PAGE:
Manassas Journal Messenger | Politics is filled with double standards

I really get tired of double standards. It seems to me that they are more numerous then ever these days, especially in politics.

A few years ago I became fed up with both of the “old” political parties and struck out to find one that aligned more with my beliefs. As the Robert Frost poem goes? “Two roads diverged in a wood and I took the one less traveled ? and that has made all the difference.”

Well, in my case it was the third road which I took, but the result is the same. I can see things without liberal or conservative blinders. Almost everyone I know who aligns themselves with the Republicans or Democrats are willing to let the indiscretions of the candidates and politicians in their party go unmentioned. I just can’t do that.

I started thinking about this after last week’s column when I wrote about the Republican Party of Prince William asking for Supervisor Ruth Griggs to resign her membership due to her decision to support Robert McBride for Occoquan supervisor. I mentioned that other Republicans had supported Democratic candidates, and even attended their fund-raising events, without similar retribution.

A couple weeks ago there was quite an outpouring of anger on these opinion pages about the Republican fund-raiser that coincided with 9-11. Most of it was from the liberal side of the community, but to be fair some folks did indicate they were Republican. However, I haven’t read a single letter yet about the glossy flyer that was mailed by the “Stoffregen for Sheriff” campaign, which hit mail boxes a couple days after Sept. 11.

The flyer starts out by saying: “September 11th, 2001, was one of the worst days in the history of our country.” At the end the sheriff even goes so far as to use a quote from the Manassas Journal Messenger indicating that Glen Hill praised him for his response to the terrorist attacks.

Anti-terrorist activities may well be a part of the sheriff’s job, but the flyer did not have to focus on Sept. 11 to convey that fact. That ad prays on the same emotions (fear, anger, patriotism, etc.) that the Republican fundraiser was leveraging.

Recently one of my esteemed colleagues wrote in her column that Steve Keen, candidate for Prince William County School Board chair, should either return or donate money that was contributed to his campaign by members of the Prince William Linguistics Academy Board, or he should recuse himself from voting on the charter school application.

Yet no efforts are being expended to find out if those who donate to various school board campaigns are interested in having the charter school application fail. There are undoubtedly candidates who are opposed to having a charter school approved. Why not look into their donations and question the contributors as to their interest in charter schools?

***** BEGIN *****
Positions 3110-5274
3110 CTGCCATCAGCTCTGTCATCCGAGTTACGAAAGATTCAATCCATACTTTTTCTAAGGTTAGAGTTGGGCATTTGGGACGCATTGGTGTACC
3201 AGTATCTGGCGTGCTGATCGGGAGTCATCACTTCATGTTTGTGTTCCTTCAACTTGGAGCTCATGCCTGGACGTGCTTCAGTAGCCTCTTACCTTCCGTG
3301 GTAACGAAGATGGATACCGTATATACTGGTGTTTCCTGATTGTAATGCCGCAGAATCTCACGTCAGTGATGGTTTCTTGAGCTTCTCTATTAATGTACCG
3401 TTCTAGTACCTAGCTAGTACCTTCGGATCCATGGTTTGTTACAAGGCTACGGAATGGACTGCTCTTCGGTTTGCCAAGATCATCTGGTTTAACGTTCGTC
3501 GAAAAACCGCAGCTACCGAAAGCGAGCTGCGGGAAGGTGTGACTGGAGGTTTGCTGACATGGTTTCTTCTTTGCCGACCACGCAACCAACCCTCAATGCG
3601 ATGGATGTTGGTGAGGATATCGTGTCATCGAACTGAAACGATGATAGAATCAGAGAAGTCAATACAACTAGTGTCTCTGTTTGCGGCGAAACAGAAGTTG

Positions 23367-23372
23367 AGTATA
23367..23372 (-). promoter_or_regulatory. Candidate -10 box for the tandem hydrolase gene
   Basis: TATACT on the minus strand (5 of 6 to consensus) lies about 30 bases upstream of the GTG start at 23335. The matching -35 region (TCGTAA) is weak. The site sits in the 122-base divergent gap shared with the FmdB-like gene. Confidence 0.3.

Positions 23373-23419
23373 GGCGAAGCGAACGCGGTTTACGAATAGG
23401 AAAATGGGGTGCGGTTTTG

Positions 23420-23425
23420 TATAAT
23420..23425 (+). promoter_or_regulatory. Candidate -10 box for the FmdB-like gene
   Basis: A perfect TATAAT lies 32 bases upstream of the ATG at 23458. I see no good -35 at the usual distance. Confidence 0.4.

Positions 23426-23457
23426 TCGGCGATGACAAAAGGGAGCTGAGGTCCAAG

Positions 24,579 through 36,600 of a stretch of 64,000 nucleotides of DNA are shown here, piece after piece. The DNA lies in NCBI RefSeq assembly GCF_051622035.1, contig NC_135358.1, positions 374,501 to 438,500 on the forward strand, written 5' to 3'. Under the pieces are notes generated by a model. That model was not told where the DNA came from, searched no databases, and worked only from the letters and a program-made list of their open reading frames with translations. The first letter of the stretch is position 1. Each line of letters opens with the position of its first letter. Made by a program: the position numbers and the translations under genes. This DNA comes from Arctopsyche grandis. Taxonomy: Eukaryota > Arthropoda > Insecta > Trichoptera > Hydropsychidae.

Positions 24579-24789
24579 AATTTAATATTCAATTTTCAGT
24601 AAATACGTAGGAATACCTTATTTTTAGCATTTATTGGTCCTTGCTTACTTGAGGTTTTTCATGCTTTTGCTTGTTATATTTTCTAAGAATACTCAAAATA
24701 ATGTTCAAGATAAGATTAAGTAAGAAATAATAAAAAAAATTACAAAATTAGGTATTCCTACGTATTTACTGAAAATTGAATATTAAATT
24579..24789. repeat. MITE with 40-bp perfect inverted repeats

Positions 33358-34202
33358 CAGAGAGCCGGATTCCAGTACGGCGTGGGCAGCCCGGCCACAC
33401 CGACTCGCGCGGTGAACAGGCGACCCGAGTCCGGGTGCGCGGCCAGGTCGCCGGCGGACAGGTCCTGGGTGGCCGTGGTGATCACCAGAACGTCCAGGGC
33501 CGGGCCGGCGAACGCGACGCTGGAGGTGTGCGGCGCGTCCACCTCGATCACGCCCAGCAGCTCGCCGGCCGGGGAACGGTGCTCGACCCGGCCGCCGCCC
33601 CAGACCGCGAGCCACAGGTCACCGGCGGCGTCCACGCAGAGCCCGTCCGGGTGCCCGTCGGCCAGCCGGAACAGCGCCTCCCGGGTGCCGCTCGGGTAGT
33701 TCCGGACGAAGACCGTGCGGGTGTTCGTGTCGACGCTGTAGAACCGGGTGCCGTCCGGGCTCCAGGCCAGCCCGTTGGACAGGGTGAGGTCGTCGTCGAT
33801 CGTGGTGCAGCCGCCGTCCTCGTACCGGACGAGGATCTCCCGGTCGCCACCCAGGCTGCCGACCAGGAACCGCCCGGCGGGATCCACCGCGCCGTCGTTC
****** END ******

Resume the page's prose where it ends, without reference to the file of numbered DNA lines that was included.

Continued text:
For instance, Ella Shannon has openly stated her opposition to the charter school, and she has donated money to Lucy Beauchamp. Perhaps Ms. Beauchamp should be urged to return that money or recuse herself from the vote also.

After all, campaign contributions aren’t usually given to folks out of philanthropic benevolence. Contributors frequently expect something in return. If this wasn’t the case then you wouldn’t see developers and road contractors donating exclusively to candidates who advocate outer beltways and half cent sales tax increases.

How about the donations accepted by Sheriff Stoffregen? In his campaign reports there are donations from Prince William County pawn shops, a car dealer, a lumber yard, a concrete company and a carpet store – to name just a few.

Why shouldn’t he return those since part of his job is protecting the interests and lives of ALL citizens? If there is even the question of a conflict of interest in a campaign receiving money from contributors who could benefit from the decisions made by a candidate when elected, why couldn’t the same logic be used to infer that the sheriff could spend more time patrolling the businesses that have donated to his campaign? Or perhaps spend more time working cases related to those business interests?

Another example of a double standard is related to an article in the Potomac News this past Tuesday in which Sean Connaughton stated that the 8.7 percent fuel factor rate increase by Dominion Virginia Power was “?still a very hefty tax increase,” adding, “We would like to have a better explanation and are generally not supportive, given the effect on our citizens.” However, he had no problem heaping a 9.3 percent average real property tax increase on those same residents this year. I agree with his sentiments that significant increases are not tolerable, but I don’t agree with is his talking the talk but not walking the walk.

I just can’t figure out why don’t people hold those in their own party accountable to the same standards that they want the other party to abide by?

James Simpson lives in Lake Ridge.

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